ednyThe U.S. District Court for the Eastern District of New York recently found that two former employees of Eihab Human Services (Company) raised a genuine issue of material fact as to whether they were discharged in retaliation for reporting that an executive director ordered an employee to create fraudulent billing records in violation of the whistleblower protection provisions in the federal and state False Claims Acts (FCA).  Krause v. Eihab Human Servs., Inc., No. 10-cv-898, 2015 WL 4645210 (E.D.N.Y. Aug. 4, 2015).


After being approached by an employee who was allegedly ordered by the executive director to fabricate records being sent to Medicaid regarding services rendered, the Plaintiffs, a human resources director and an associate executive director, reported the alleged incident to state auditors.  As a result, the auditors rejected certain documents.  Plaintiffs further alleged that the executive director subsequently threatened to terminate their employment, offered raises in exchange for recanting their statements and deprived them of resources necessary to perform their job functions.  Plaintiffs refused and were later discharged.  The human resources director was purportedly discharged due to an alleged failure to comply with criminal background check procedures and the associate executive director was purportedly discharged for her alleged role in forging timesheets and falsely reporting a wage violation.  Plaintiffs denied the stated bases for their terminations.


The court rejected the Company’s argument in support of its motion for summary judgment that Plaintiffs did not engage in protected activity under the FCA, finding that Plaintiffs came forward with information about fraudulent documentation.  The court also considered the Company’s stated reasons for the terminations to be pretextual.  In particular, deposition testimony from other employees regarding the executive director’s alleged anger over the disclosure and board meeting minutes reflecting the executive director’s alleged statement that she should have fired the associate executive director over the disclosure were, in the court’s view, sufficient to support Plaintiffs’ allegations that the proffered reasons were a pretext.  The court also found it significant that the scrutiny of Plaintiffs’ conduct increased after their disclosure.


One key takeaway from this decision is that increases in surveillance or scrutiny of an employee’s conduct or performance after protected disclosures could be construed by plaintiffs in a manner that heightens the likelihood that a court may find termination decisions pretextual.

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Photo of Steven J. Pearlman Steven J. Pearlman

Steven J. Pearlman is a partner in the Labor & Employment Law Department and Co-Head of the Whistleblowing & Retaliation Group and the Restrictive Covenants, Trade Secrets & Unfair Competition Group.

Steven’s practice covers the full spectrum of employment law, with a particular…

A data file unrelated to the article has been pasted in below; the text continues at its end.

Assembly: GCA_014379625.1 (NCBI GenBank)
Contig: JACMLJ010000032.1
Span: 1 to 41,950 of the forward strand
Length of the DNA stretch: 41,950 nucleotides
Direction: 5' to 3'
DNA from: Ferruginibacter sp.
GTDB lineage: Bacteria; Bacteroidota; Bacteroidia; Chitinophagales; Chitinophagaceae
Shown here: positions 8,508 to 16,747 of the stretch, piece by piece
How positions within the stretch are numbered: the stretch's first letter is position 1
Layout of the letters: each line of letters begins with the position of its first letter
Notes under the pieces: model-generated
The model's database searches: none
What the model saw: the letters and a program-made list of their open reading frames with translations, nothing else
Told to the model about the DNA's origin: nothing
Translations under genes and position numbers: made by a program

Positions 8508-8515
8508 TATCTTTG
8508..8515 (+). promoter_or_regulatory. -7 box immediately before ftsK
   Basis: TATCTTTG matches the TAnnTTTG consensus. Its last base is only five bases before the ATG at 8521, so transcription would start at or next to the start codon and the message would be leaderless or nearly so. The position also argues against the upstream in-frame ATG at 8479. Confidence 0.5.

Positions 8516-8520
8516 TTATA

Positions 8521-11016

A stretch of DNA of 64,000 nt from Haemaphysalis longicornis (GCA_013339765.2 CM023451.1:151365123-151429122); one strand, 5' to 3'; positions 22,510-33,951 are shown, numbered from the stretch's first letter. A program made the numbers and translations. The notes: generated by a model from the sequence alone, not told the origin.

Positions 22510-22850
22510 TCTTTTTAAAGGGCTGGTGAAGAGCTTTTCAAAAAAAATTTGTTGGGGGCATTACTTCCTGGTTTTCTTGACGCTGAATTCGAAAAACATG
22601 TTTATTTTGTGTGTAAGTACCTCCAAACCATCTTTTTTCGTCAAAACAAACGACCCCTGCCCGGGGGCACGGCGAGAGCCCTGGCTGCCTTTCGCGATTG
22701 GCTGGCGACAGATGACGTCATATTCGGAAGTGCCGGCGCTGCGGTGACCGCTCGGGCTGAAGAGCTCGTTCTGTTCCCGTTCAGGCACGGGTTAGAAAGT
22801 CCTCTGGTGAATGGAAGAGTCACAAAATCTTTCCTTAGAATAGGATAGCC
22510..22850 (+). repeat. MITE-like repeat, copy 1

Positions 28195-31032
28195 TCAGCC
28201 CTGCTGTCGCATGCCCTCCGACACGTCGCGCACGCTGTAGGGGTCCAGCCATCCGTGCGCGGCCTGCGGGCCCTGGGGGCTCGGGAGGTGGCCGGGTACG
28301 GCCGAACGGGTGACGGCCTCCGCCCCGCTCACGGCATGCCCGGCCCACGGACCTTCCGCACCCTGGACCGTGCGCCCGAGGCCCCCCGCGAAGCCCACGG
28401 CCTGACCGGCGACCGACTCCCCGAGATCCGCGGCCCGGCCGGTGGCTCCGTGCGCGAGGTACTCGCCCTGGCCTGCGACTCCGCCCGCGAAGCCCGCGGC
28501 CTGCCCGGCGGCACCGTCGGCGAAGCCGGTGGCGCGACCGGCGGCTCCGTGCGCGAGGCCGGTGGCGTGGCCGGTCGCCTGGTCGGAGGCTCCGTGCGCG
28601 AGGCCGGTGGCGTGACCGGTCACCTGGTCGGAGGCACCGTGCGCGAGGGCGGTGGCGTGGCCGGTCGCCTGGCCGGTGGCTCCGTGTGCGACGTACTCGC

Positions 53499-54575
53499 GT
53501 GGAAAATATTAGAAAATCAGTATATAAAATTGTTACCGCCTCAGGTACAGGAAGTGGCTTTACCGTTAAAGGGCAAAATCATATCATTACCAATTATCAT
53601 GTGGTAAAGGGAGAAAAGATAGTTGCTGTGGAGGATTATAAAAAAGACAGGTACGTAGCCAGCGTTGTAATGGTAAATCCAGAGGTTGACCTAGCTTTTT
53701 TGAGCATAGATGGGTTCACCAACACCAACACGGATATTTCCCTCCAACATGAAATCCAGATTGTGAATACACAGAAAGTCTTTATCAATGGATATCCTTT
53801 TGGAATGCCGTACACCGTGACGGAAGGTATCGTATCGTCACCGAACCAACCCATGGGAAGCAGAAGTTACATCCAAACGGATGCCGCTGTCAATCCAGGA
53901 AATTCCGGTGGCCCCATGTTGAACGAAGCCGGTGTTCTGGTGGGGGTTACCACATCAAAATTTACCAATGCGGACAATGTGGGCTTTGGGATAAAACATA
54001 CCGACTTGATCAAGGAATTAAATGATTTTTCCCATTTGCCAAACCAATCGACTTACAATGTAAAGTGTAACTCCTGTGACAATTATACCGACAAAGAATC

Steven J. Pearlman is a partner in the Labor & Employment Law Department and Co-Head of the Whistleblowing & Retaliation Group and the Restrictive Covenants, Trade Secrets & Unfair Competition Group.

Steven’s practice covers the full spectrum of employment law, with a particular focus on defending companies against claims of employment discrimination, retaliation and harassment; whistleblower retaliation; restrictive covenant violations; theft of trade secrets; and wage-and-hour violations. He has successfully tried cases in multiple jurisdictions, and defended one of the largest Illinois-only class actions in the history of the U.S. District Court for the Northern District of Illinois. He also secured one of only a few ex parte seizures orders that have been issued under the Defend Trade Secrets Act, and obtained a world-wide injunction in federal litigation against a high-level executive who jumped ship to a competitor.

Reporting to boards of directors, their audit committees, CEOs and in-house counsel, Steven conducts sensitive investigations and has testified in federal court. His investigations have involved complaints of sexual harassment involving C-suite officers; systemic violations of employment laws and company policies; and fraud, compliance failures and unethical conduct.

Steven was recognized as Lawyer of the Year for Chicago Labor & Employment Litigation in the 2023 edition of The Best Lawyers in America. He is a Fellow of the College of Labor and Employment Lawyers.  Chambers describes Steven as an “outstanding lawyer” who is “very sharp and very responsive,” a “strong advocate,” and an “expert in his field.” Steven was 1 of 12 individuals selected by Compliance Week as a “Top Mind.” Earlier in his career, he was 1 of 5 U.S. lawyers selected by Law360 as a “Rising Star Under 40” in the area of employment law and 1 of “40 Illinois Attorneys Under Forty to Watch” selected by Law Bulletin Publishing Company. Steven is a Burton Award Winner (U.S. Library of Congress) for “Distinguished Legal Writing.”

Steven has served on Law360’s Employment Editorial Advisory Board and is a Contributor to Forbes.com. He has appeared on Bloomberg News (television and radio) and Yahoo! Finance, and is regularly quoted in leading publications such as The Wall Street Journal.

The U.S. Chamber of Commerce has engaged Steven to serve as lead counsel on amicus briefs to the U.S. Supreme Court and federal circuit courts of appeal. He was appointed to serve as a Special Assistant Attorney General for the State of Illinois in employment litigation matters. He has presented with the Solicitor of the DOL, the Acting Chair of the EEOC, an EEOC Commissioner, Legal Counsel to the EEOC and heads of the SEC, CFTC and OSHA whistleblower programs. He is also a member of the Sedona Conference, focusing on trade secret matters.